Herbs and spices are the flavor-packed secret weapons of every inventive cook. But when they lose their characteristic aromas, that dish you remembered tasting spectacular might turn out a bit blah. So here’s a few tips to help keep your aromatics aromatic just a little longer.


Dried Spices

Dried spices never go bad, right? Well, not exactly. While your spices aren’t likely to grow mold, they will inevitably lose their pungency over time. There are three things you can do to make sure your spices are up to the job of flavoring your fantastic dishes. I should also note that I’m defining spices as dried berries and barks. Dried herbs (anything green) will lose its flavor much more quickly.

1. Buy good quality spices.

How do you know if you’re getting good quality spices? Chances are, if you’re buying the little plastic tubs from the grocery store, you’re getting a low quality product for a high price. I’ve had mixed luck with buying bulk spices– it can definitely be the most economical way to purchase spices, but if the grocer does not have a high turnover, or a good internal system for dating and rotating their products, you might be buying spices that are already old and flavorless. I recommend looking for an a shop that specializes in Indian foods, you can often find great quality spices and because of the amount of spice used in Indian cuisine, the plastic packets of spice you get there are miles apart from the grocery store tubs.  And if you can’t find good products from any local resources, there are several online spice retailers that offer very high quality spices.

2. Buy whole spices.

Spices lose their flavor soooo much more quickly when they are ground. I recommend buying almost all of your spices whole, and grinding them just before you use them. Inexpensive coffee grinders work great for spices (and actually not so great for coffee). You might need to shake the grinder while it’s processing to ensure that the spice is pulverized to a fine powder. If there are spices that you use often, then go ahead and grind a small portion of them ahead of time. And when you’re grinding your own spices, you can get really creative– grinding dried porcini or shitake mushrooms can add tons of flavor to sauces or soups. You can also turn leftover citrus peels or previously used, dried vanilla beans into powdered seasonings.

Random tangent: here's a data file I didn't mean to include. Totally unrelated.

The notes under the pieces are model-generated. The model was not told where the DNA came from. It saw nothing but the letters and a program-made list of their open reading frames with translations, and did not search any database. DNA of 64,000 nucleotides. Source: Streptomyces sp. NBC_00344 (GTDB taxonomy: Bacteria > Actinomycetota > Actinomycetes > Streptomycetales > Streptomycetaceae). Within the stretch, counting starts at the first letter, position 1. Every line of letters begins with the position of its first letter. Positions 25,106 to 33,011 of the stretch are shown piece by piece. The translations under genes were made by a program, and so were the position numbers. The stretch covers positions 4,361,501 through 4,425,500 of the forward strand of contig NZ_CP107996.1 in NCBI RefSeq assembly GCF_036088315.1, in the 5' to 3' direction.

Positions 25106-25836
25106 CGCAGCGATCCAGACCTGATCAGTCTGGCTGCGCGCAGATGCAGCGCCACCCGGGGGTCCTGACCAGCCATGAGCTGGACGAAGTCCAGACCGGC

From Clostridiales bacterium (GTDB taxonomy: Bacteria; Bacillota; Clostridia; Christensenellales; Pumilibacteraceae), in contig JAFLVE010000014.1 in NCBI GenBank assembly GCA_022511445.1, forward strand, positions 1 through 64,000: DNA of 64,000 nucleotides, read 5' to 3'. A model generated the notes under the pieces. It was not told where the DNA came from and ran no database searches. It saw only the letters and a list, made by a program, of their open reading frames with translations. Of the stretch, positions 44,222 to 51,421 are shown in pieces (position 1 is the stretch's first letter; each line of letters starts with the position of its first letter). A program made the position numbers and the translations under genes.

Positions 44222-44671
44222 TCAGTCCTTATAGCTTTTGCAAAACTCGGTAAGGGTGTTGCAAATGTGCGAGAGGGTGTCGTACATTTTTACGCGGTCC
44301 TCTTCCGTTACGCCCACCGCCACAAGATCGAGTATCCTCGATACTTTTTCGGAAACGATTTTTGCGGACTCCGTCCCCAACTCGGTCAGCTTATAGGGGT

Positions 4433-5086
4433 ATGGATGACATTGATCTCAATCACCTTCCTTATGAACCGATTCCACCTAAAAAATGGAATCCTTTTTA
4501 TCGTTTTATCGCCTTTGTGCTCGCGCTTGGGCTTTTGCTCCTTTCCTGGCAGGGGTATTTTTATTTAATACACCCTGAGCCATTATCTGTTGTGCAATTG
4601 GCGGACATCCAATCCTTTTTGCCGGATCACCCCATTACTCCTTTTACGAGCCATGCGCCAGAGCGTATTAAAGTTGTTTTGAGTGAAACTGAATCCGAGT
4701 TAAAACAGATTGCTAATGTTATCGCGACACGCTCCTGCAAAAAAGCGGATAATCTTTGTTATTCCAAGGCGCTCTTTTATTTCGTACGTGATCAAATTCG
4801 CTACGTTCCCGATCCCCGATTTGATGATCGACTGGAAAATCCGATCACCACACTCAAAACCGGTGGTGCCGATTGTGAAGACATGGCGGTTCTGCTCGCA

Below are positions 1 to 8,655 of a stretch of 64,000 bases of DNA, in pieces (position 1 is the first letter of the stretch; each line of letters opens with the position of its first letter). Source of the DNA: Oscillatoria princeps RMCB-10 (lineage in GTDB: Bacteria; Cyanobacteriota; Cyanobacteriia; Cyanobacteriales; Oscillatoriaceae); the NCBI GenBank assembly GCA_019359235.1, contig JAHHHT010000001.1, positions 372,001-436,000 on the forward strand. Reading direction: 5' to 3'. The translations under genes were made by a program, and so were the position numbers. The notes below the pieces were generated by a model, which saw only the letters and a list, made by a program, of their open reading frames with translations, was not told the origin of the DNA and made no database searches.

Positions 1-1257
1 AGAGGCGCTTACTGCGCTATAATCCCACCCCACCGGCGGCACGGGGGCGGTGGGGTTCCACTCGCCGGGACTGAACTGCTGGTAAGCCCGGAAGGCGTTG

3. Store spices with care.

You can’t stop your spices from losing flavor, but you can slow down the process by storing them well. Light, heat and moisture are your enemies, so focus on finding a storage system that keeps your spices cool and dark.

Fresh Herbs

Of course, the ideal situation for using herbs is to grow your own and harvest them right before you use them. (I have grand ideas that this is the year my thumb will finally turn green, and I’ll have a perfect container herb garden in my new tiny backyard) But, for everyone else relegated to buying bunches of herbs, storage is a huge issue. Typically you don’t need to use all of the bunch of herbs you bought at once, so how can you make use of the rest of the bunch, while still preserving it’s flavor?

First, Fresh herbs can be divided into two categories: Woody and leafy. An easy test is to think if you have to remove the leaves before chopping it up. So oregano, marjoram, thyme, rosemary: all woody. Basil, parsley, cilantro, mint, dill: leafy.  Woody and leafy herbs have different storage needs

Woody Herbs

Woody herbs are typically grown in dry climates. So they are not surprisingly, your biggest concern storing these spices in the refrigerator is moisture (which will leave you with blackened moldy leaves). Some herb containers are perforated, and some are not. If you have a plastic perforated container, it’s probably fine to leave the herbs in that container. If not, roll the herbs in a dry paper towel and place in a plastic bag (but don’t completely seal it). Keep these herbs in a warm place in your refrigerator (the door works well). But make sure they’re not right next to your butter, which easily picks up strong flavors.
Woody herbs also keep their flavor very well when dried. Spread them out on a baking sheet and leave them overnight in your oven, letting the pilot light heat work it’s magic. (Only if you have a gas oven) If not, leave your herbs in a well aerated space and you’ll have dried herbs in a day or two. Store dried herbs as you would dried spices. Stored properly, these herbs will keep their flavor for several of months. And what to do with the leftover woody stalks? You can use them as skewers for grilling, where they will impart their pungent herbal flavor on whatever is surrounding them. Or they can be chopped up and used in an extract. I’ve heard that you can dry them and use them like smoking chips, but I’m going to withhold recommending that until I’ve given it a try. I suspect that the smoke from strongly flavored herbs might be on the acrid side. But that’s just a guess.

Leafy Herbs

Think of leafy herbs as green, edible cut flowers. Immediately cut the ends off and place in a glass of fresh water. Some people say that your herbs will keep better out of the refrigerator. My home tests are not so conclusive. If I leave leafy herbs out, they tend to get yellow and wilt. I, however, do not have a sunny windowsill to store them, so my research results have to be taken with that caveat.  For refrigerator storage, stand herbs in a glass jar and cover the leaves loosely with a plastic bag (usually the one you bought them in will do nicely). It’s best if you change the water daily.  If you have a small quantity of leaves, you can gently roll individual leaves in a damp paper towel and refrigerate them in an unsealed plastic bag. Herbs stored in this way will keep for about a week.